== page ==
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How do I make a dummy cakes for display on a bridal show?

post #1 of 15
Thread Starter 
Hi,

I am in need of some guidance in what to use to cover a tiered dummy cake. I want it to look like fondant. I was thinking in using gumpaste but you know how expensive it is and need to make 4 different dummy cakes for display. Is there any other thing/ idea I could use that looks like fondant and last for a long time? Should I mix fondant with gumpaste? Please advice. I am planning my first Bridal show as a vendor and would like to keep the fake cakes for display on my business. icon_wink.gif

Thank you!
Mayra Benitez
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Mayra Benitez
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post #2 of 15
Thread Starter 
Maybe using Tylose powder with fondant? Hmmm. icon_confused.gif
Mayra Benitez
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Mayra Benitez
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post #3 of 15
Fondant lasts for a long time.
post #4 of 15
Thread Starter 
Can I use MMF or it has to be the commercial fondant, the one you get in the stores?
Mayra Benitez
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Mayra Benitez
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post #5 of 15
You can use MMF.
post #6 of 15
Everybody I know just uses fondant... I don't know why you wouldn't.
post #7 of 15
Thread Starter 
Quote:
Originally Posted by BakingIrene

Use a fondant recipe that has powdered sugar, gelatine, and water. As somebody calling themselves "cake engineer" you should know about this kind of recipe without having to ask.



An "Engineer" specializes on structure, design, building things... that is my strong ( I am a proud Industrial Engineer that loves cake deco). If I knew about recipes maybe i could name myself Cake/Pastry Chef. icon_confused.gif

Thank you all for your inputs. It will be my first bridal show and wanted to make sure I am doing it right. I know is going to be a hit.
thumbs_up.gif

Thanks again!!
Mayra Benitez
www.ingeniousdelights.com[/size:dfeab9f192
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Mayra Benitez
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post #8 of 15
You can use straight fondant. I love Wilton for covering dummies. It can be had cheaply with coupons from Michaels & JoAnns and it's extremely workable. You don't need to add anything to it.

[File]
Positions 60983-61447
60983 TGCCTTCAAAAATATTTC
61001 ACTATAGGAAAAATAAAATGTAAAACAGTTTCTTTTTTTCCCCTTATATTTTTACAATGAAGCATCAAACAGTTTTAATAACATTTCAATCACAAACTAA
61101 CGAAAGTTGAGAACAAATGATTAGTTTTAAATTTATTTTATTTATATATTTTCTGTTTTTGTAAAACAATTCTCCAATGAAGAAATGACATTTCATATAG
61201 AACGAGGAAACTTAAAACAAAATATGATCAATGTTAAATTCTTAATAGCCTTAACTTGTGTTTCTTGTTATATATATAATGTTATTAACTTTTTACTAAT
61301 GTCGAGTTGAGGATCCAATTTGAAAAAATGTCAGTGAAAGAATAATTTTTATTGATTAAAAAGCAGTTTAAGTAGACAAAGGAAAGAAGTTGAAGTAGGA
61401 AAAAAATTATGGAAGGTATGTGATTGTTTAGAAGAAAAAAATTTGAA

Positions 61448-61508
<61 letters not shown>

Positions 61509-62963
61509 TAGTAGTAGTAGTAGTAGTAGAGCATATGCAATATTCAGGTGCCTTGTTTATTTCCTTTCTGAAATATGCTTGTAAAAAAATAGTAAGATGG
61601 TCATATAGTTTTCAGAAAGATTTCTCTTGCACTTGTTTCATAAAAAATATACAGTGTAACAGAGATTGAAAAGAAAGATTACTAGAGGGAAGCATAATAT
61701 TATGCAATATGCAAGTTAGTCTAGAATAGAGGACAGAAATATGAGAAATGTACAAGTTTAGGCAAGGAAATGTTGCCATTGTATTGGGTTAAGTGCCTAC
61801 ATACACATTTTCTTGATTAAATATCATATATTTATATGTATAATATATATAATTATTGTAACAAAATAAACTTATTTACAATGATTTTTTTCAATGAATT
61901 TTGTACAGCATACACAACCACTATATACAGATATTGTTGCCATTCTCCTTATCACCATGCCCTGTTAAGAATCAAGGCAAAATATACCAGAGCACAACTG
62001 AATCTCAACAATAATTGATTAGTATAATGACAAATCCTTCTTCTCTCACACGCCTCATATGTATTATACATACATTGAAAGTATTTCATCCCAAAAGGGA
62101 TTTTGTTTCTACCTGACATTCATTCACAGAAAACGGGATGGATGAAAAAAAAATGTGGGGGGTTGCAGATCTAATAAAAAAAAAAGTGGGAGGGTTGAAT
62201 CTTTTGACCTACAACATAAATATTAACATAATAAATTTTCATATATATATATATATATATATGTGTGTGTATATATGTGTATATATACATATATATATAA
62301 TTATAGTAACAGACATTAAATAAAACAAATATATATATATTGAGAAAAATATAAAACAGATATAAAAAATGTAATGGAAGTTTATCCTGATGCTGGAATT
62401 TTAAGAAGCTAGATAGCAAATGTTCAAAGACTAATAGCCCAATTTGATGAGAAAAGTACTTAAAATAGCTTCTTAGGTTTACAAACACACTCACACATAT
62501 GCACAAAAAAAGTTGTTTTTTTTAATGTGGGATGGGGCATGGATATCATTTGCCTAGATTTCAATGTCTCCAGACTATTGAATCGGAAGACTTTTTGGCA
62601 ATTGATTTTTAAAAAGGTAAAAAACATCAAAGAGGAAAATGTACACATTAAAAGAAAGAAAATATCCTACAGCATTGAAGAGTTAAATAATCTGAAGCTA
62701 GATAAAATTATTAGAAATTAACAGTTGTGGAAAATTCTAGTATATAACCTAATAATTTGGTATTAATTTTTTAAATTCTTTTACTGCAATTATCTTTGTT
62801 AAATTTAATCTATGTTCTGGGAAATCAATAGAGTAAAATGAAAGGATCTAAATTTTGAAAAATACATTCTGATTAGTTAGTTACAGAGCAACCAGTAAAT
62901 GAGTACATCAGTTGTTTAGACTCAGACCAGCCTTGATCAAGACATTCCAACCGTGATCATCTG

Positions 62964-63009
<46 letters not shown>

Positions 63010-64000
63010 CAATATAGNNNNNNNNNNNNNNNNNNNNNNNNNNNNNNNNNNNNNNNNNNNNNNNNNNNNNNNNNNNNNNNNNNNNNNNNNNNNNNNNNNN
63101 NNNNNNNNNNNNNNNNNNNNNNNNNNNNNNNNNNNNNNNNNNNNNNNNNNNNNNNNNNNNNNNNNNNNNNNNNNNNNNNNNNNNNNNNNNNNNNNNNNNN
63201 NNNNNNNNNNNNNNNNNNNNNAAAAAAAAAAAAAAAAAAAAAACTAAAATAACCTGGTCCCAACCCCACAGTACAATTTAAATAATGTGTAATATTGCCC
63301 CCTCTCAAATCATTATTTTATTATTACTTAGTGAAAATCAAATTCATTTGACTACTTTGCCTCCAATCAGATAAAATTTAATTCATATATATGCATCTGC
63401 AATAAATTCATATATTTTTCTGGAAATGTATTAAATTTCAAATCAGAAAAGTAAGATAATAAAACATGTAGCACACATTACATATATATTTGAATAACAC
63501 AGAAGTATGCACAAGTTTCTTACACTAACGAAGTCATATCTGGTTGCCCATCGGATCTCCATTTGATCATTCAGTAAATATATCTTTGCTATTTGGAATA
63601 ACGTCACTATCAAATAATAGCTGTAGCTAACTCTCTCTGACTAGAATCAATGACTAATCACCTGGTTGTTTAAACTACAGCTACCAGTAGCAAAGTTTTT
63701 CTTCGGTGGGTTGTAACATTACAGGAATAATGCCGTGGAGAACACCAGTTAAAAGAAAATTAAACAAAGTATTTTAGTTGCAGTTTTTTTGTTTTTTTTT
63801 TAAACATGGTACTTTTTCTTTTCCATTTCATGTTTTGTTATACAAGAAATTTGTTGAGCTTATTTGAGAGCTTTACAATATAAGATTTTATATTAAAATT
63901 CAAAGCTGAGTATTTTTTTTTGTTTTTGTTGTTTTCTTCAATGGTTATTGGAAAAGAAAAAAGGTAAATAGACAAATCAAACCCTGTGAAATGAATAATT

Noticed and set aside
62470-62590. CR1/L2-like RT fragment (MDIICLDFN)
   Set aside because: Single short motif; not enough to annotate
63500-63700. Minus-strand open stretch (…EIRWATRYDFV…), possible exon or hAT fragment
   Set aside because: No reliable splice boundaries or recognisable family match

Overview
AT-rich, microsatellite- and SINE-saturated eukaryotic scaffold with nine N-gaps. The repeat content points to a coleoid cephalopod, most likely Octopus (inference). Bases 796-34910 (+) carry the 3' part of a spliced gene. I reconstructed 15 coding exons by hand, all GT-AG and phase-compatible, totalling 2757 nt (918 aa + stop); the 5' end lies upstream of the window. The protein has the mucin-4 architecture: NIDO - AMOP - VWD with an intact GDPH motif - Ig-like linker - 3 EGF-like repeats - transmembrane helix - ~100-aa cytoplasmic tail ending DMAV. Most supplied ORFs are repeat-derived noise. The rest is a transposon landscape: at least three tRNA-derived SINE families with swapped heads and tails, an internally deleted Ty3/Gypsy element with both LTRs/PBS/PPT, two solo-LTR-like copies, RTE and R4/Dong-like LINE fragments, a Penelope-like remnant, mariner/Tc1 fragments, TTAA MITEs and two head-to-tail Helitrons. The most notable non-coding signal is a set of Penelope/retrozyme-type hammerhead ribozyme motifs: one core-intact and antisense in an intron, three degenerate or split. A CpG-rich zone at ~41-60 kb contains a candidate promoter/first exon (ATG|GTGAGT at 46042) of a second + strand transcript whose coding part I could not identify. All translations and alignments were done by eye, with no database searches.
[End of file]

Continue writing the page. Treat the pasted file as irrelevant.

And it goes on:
Make sure that you smooth the top edges (and sides if you're using squares) on all of the dummies using an emery board or pressing on the edges with a small rolling pin. It'll help the fondant not tear when applied.

I massage some crisco onto the dummies. It allows you to move/remove the fondant, if necessary and it makes it easier to get the fondant off later if you want to re-use the dummies.

Keep finished dummies out of direct heat & light.

Good luck.
Rae
I love you, but your emergency is not my crisis!

They say that a little knowledge is a dangerous thing, but it is not one half so bad as a lot of ignorance.--Terry Pratchett (b.194
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I love you, but your emergency is not my crisis!

They say that a little knowledge is a dangerous thing, but it is not one half so bad as a lot of ignorance.--Terry Pratchett (b.194
Reply
post #9 of 15
Thread Starter 
Thank you so much BlakesCakes! This is the kind of answer I expect from a Cake Central forum which is to help others in a nicely way and no, her comment was not helpful at all. Maybe the first sentence but the second one invalid everything so, I won't go with her "advice".

I will definitely go with regular fondant and the use of Crisco as you mentioned, the idea of re-using the dummies is great!

BTW, love your sugar work!! Just amazing!!

Thanks again, I really appreciate it. thumbs_up.gif
Mayra Benitez
www.ingeniousdelights.com[/size:dfeab9f192
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Mayra Benitez